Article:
Tag Archives: Saint Stephen

Stephen — The Hellenistic-Hebrew division in the Jerusalem church – 2

Stephen disputing with Jews of the synagogue of the Freedmen and others in Jerusalem - by Vittore Carpaccio

Following from The Hellenistic-Hebrew division in Acts – 1 . . . .

Stephen makes a most awkward fit into the narrative that follows the Acts 6:1-7 when we try to make sense of the account as history. There are two options that I see:

  1. Either the author of Acts is attempting to weave a narrative about Stephen that he has inherited from a tradition that is incompatible with his propaganda narrative about the growth of the church
  2. Or the same author or redactor who made a botch of trying to reverse the traditional order known to Mark and Matthew of Jesus appearing first in the Capernaum synagogue and later facing opposition in his hometown — an attempt that led to a number of anomalies and loose ends in his narrative — finds himself in Acts in something of a similar pickle with the way he attempts to explain a persecution event that is quite implausible historically with incompatible fictions.
  3. Or I am sure there are any number of other alternatives but I’m only counting to two for purposes of this post.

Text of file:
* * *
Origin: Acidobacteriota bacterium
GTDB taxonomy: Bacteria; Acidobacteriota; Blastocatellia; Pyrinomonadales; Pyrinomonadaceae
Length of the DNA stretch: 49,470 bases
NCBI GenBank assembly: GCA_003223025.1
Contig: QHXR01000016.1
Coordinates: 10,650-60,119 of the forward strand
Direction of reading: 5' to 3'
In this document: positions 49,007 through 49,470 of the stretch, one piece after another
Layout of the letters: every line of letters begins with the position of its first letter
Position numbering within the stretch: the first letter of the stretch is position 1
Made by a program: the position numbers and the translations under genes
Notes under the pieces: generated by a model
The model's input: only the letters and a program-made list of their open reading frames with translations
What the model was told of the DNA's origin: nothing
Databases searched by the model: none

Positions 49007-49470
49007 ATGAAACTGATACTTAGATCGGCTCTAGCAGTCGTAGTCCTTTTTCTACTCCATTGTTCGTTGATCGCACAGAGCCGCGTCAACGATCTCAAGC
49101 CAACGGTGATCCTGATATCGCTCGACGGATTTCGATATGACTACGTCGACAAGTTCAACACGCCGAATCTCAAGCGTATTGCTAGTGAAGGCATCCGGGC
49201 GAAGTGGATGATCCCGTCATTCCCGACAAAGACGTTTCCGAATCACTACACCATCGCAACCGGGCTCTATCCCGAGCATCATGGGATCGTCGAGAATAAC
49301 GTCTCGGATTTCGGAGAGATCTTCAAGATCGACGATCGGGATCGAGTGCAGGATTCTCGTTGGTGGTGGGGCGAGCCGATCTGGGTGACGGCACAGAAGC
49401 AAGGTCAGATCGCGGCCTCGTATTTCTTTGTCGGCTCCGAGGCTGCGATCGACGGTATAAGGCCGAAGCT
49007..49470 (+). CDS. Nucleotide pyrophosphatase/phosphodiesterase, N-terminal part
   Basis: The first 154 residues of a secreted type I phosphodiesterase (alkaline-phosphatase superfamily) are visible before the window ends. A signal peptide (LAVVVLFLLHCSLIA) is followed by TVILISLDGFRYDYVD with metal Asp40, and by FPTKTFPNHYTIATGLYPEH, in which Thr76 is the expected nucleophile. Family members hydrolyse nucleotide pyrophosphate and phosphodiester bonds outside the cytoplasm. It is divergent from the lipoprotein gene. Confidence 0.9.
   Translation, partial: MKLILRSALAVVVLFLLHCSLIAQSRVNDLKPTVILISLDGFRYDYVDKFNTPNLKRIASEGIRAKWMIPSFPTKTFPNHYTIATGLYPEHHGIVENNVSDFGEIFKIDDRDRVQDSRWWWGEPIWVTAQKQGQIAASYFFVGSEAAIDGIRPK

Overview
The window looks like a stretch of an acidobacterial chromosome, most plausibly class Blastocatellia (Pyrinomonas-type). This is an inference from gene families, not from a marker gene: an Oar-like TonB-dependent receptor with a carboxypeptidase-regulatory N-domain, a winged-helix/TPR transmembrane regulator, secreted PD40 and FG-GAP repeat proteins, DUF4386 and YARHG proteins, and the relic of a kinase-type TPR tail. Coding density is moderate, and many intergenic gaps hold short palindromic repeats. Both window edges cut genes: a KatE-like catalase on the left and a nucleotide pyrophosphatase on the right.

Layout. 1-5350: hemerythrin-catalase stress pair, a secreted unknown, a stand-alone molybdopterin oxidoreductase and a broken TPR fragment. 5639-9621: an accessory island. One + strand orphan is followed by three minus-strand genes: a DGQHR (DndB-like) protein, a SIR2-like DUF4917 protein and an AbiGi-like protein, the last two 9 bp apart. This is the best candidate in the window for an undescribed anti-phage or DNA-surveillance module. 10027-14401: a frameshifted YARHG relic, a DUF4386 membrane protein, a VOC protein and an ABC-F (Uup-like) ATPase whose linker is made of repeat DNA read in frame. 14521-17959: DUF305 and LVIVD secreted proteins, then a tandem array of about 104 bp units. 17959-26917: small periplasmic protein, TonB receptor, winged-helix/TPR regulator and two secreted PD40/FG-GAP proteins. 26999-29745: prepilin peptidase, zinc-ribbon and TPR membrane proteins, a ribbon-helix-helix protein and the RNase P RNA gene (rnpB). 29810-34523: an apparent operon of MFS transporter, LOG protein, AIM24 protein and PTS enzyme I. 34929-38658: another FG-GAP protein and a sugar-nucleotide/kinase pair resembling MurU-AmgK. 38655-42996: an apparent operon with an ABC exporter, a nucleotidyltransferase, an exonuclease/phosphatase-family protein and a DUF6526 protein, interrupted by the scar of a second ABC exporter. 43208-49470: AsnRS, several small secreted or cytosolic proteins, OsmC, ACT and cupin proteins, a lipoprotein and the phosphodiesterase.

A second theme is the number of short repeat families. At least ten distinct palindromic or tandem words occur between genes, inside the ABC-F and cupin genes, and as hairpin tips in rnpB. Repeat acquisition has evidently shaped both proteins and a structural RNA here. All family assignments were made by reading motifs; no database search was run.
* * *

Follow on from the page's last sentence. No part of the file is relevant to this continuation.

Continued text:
In this post I explain the argument for the first option as it appears in Paul and James by Walter Schmithals and conclude with a few thoughts from the alternative argument.

For Schmithals there is “no doubt for his account of Stephen’s martyrdom . . . Luke is making use of an existing tradition.” The reasons?

  1. The mention of the Hellenistic Jews who dispute with Stephen (Acts 6:9) is not accounted for by anything that has preceded (Stephen himself is not introduced as a Hellenist Jew).
  2. The description of Stephen as a powerful preacher is inconsistent with his introduction in 6:1-7 where it is the apostles whose job is to preach leaving the task of almsgiving to Stephen and his fellows. read more »